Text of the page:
Monday, September 7, 2015

The Abe administration is directing the abolition of humanities and social sciences at National Universities in Japan

The Abe administration is directing the abolition of humanities and social sciences at National Universities in Japan.

Although the new Japanese secrecy laws, encouragement of international arms sales, promotion of international roles for Japanese military, the ianfu problems, and history issues have been getting most of the attention from the international press, equally important moves against aspects of Japanese universities have been little noted. 

Earlier this year Abe issued a directive that stripped faculty and faculty committees of any decision making powers. By this directive the Presidents of all universities, both public and private, have been given absolute decision making powers with any faculty input being strictly advisory. 

This was followed on June 8th of 2015 by the minister of education appointed by Abe directing the national university to abolish their undergraduate departments and graduate school programs in the humanities and the social sciences. (See note 1 below). Universities will be reviewed and those that do not comply have been threatened with unspecified cuts to their budgets and other punitive measures.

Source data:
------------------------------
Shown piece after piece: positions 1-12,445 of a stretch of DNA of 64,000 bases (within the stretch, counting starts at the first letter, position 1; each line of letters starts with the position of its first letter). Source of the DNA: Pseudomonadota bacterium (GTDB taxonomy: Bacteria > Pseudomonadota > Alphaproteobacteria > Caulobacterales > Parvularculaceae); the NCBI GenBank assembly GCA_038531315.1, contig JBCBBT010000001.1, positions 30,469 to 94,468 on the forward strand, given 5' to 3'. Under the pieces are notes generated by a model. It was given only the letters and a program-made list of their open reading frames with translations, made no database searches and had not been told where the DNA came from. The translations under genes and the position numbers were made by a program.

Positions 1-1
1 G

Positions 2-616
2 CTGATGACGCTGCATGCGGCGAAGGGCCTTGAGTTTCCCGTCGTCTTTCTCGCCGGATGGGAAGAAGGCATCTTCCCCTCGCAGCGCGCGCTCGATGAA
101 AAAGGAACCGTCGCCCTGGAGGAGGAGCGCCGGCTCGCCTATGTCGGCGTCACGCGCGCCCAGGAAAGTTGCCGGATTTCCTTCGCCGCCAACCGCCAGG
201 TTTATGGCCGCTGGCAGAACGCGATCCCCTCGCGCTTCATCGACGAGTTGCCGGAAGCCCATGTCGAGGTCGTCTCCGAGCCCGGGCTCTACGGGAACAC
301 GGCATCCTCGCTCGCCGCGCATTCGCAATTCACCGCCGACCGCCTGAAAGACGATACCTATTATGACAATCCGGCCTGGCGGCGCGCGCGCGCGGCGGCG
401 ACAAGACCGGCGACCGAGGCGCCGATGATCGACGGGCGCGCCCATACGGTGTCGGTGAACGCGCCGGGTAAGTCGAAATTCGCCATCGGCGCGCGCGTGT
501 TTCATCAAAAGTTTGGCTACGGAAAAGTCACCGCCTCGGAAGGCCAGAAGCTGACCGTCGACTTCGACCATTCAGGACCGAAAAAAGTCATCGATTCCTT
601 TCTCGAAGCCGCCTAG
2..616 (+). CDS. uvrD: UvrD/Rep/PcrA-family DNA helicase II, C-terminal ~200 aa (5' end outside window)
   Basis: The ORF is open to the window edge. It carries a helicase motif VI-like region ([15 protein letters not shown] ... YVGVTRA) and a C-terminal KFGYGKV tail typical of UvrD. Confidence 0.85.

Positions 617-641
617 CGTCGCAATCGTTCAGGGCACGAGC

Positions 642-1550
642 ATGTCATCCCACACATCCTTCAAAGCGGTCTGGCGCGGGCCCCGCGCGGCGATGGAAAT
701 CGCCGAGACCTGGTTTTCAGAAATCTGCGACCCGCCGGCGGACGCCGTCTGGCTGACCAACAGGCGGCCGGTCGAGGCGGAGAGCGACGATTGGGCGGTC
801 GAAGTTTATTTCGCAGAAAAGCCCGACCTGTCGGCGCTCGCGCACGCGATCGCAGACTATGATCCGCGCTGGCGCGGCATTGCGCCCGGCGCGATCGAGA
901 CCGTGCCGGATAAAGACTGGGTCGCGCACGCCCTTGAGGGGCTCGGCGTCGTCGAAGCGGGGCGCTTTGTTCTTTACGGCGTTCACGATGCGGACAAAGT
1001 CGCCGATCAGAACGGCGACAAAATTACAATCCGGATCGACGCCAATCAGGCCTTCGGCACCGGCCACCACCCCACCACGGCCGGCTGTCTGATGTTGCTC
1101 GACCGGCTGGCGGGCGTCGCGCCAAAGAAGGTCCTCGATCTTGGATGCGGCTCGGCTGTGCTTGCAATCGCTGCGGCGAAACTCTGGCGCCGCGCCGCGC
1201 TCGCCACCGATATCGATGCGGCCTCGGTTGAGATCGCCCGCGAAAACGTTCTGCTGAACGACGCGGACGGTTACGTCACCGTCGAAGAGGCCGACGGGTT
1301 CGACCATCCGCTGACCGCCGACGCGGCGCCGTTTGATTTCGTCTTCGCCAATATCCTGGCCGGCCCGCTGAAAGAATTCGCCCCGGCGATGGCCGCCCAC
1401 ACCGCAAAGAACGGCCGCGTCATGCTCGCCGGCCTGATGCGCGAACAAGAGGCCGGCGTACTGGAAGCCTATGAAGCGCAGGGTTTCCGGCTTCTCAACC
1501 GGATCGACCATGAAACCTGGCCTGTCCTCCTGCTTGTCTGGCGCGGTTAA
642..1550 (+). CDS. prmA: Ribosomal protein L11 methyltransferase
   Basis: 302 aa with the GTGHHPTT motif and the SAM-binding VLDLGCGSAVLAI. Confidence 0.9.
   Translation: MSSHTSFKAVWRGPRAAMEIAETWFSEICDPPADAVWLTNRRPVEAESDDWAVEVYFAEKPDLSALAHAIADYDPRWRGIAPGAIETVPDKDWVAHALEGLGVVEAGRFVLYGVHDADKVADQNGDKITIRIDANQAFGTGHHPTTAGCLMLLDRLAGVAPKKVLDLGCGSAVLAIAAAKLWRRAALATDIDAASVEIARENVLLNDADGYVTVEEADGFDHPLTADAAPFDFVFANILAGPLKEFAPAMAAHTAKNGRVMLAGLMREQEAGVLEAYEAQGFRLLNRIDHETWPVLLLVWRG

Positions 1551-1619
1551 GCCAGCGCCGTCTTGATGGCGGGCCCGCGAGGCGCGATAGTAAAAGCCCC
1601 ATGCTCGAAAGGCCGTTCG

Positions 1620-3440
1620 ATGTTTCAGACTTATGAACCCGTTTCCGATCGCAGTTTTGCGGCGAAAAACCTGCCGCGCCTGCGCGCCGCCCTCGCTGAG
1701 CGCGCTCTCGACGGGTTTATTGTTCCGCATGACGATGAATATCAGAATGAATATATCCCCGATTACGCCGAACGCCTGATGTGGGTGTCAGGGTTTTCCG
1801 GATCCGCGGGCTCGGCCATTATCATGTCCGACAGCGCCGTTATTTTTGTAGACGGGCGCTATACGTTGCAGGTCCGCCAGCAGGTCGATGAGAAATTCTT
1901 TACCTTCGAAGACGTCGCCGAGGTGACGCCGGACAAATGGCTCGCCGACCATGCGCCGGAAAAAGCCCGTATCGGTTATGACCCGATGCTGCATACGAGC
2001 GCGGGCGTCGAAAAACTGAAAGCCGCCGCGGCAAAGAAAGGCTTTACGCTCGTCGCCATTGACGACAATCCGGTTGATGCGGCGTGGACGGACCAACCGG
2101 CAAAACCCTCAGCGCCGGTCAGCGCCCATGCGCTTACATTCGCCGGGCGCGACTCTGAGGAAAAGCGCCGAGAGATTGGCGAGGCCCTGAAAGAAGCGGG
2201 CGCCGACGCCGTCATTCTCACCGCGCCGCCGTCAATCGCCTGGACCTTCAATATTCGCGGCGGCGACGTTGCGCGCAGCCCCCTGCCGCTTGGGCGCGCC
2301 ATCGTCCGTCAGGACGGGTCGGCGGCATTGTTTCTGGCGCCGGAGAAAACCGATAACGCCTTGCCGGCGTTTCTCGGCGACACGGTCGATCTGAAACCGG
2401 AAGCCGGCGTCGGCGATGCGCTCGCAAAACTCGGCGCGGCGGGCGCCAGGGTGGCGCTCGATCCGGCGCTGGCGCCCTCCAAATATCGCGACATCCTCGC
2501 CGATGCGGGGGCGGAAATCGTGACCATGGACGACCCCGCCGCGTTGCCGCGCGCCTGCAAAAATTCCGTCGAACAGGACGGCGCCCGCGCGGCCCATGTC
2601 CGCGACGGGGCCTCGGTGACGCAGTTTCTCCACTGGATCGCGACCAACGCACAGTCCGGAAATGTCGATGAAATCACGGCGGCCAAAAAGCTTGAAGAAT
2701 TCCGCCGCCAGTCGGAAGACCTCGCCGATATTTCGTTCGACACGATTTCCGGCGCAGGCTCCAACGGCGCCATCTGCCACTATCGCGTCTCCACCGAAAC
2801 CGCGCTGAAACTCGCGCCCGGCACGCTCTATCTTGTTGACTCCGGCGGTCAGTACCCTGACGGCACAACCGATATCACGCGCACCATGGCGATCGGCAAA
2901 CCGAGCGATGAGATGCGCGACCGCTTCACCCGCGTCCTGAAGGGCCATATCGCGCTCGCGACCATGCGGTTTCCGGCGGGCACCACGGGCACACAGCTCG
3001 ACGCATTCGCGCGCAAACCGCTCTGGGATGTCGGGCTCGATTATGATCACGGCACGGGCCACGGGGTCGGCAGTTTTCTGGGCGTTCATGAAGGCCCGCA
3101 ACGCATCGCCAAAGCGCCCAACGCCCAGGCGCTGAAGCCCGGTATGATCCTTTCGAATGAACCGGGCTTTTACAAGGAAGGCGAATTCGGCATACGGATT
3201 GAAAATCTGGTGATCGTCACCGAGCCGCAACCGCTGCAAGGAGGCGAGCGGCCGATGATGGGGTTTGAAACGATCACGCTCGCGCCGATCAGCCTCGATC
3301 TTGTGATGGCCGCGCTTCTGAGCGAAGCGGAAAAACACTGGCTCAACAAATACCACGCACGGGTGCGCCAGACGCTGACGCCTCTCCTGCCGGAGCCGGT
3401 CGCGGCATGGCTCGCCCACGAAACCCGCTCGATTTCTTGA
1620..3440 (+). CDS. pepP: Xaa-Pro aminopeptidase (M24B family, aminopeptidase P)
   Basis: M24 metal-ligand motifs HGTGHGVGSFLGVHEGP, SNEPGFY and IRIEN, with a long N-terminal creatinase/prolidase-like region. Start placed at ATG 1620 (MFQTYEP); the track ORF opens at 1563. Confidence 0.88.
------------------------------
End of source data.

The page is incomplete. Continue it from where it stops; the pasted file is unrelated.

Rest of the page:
On August 25th the Yomiuri Shinbun published the results of their own survey of Japanese national universities in this regard (see their article in note 2 below). Of the 60 national universities that have humanities and social science programs, 26 responded that they will abolish their programs commencing with not taking any new students in them  in the coming year as part of a gradual phase out of the programs. 

Only 6 universities (including Tokyo Daigaku and Kyoto Daigaku) have openly refused to abolish their programs, while the others are still considering the situation. Art history, will of course, be one of the disciplines being abolished by the universities adopting the government position.

These changes are a part of the Abe administrations efforts to "improve" the state of Japanese education and make it more internationally competitive. These Orwellian measures are chillingly parallel to the relations of the State to the University in the 1930s. Given the massive changes that are being attempted it is almost quibbling to complain about the impact on art history yet this will affect all of us in the field, including our Japanese colleagues. It behooves us as individuals and perhaps in terms of organizations to formulate a response to these draconian changes. (see the editorial form Social Science Space, note 3 below)

I would hope that these events might serve as basis for discussion in JAHF and elsewhere.
Paul Berry; Kyoto
Japan Art History Forum

Humanities under attack  AUG 23, 2015 Japan Times
(An article by Takamitsu Sawa, president of Shiga University)

26 natl universities to abolish humanities, social sciences
The Yomiuri Shimbun

Japan’s Education Ministry Says to Axe Social Science and Humanities
By Social Science Space | Published: August 25, 2015